The government proposes to use irradiated ground beef in the national school lunch program without parental warnings in most cases.

Even the largest mail order gourmet steak provider in this country (which is left unnamed in this article) sells irradiated ground beef.

If you are a beef consumer . . . your chances are very good that you have eaten irradiated beef either knowingly or unknowingly.

Is there a safe alternative to irradiated beef?

Cattle raised in natural open grass pastures 100% of their lives harbor significantly lower numbers of E.coli (according to the USDA . . . literally a million-fold).  As an added benefit, grass fed cows are exposed to fewer pathogens grazing in clean, open areas vs cramped, contaminated feedlot pens. 

Grass fed beef or grain fed beef should NEVER be processed in high speed processing facilities.  To further reduce your risk, cattle MUST be processed individually by a skilled butcher to avoid cross-contamination and deadly processing mistakes.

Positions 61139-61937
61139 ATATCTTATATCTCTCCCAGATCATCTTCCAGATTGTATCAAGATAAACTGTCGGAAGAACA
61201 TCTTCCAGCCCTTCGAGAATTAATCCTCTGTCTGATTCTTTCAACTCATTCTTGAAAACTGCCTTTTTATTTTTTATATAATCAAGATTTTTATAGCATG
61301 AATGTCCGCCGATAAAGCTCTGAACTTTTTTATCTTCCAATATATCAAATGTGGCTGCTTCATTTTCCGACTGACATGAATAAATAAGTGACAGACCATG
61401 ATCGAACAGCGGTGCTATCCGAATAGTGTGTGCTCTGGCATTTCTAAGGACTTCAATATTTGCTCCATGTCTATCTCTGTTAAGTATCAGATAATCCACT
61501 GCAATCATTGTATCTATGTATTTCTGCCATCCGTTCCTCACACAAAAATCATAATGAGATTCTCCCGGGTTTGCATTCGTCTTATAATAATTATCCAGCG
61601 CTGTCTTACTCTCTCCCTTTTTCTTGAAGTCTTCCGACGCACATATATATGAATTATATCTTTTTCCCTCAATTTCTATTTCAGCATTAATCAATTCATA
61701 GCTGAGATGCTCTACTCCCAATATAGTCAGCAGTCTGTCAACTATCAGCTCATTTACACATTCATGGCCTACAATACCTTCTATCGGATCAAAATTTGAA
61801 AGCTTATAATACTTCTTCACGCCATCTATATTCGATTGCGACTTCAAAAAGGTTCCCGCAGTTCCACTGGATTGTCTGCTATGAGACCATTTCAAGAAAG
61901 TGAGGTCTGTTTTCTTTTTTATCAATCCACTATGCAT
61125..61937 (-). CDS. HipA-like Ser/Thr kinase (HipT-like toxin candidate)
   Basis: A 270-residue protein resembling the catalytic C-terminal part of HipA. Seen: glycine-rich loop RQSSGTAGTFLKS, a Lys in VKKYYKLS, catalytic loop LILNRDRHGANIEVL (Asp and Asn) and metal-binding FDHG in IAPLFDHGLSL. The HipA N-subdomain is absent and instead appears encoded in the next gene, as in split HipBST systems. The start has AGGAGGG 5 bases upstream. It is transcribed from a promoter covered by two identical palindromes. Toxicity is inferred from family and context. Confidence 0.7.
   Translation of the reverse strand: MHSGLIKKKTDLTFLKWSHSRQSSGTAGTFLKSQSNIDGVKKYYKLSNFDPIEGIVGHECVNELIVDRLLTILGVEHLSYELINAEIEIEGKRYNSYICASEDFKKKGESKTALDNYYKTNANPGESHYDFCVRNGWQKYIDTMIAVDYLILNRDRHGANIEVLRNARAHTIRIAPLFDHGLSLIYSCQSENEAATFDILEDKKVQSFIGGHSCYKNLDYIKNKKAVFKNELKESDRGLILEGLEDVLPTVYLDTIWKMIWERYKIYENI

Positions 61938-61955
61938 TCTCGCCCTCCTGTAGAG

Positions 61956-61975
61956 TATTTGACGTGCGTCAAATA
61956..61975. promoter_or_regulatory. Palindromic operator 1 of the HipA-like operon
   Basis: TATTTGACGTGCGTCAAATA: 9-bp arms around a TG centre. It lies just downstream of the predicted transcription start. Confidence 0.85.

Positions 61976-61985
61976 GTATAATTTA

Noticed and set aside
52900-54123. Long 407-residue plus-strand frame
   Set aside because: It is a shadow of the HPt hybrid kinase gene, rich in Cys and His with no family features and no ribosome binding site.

The processing plant needs to strictly adhere to a HACCP protocol with a USDA inspector supervising the entire operation.  Proper processing requires time, skill and extreme care.

Dry aged grass fed beef has the outer layer removed in the final step thus decreasing the risk of E.Coli.  Wet aged and non-aged beef would not have this added benefit.

Not only do cattle raised on natural grass without grain, corn or animal by-products have significantly lower disease rates and E.coli numbers, but grass fed beef is high in cancer and heart disease fighting omega 3 fatty acids, CLA and Vitamin E.  

Grass fed beef actually helps to lower your harmful LDL cholesterol levels.  It is an excellent source of healthy protein when processed properly.

At www.AmericanGrassFedBeef.com we have opted to provide our customers with clean dry aged grass fed beef processed individually by a skilled butcher in a USDA facility.  Personally, we feel that "dirty irradiated beef" is disgusting and not fit to feed our pets MUCH less our health conscious customers.



Patricia Whisnant, DVM
Grass Farmer and Veterinarian
AmericanGrassFedBeef.com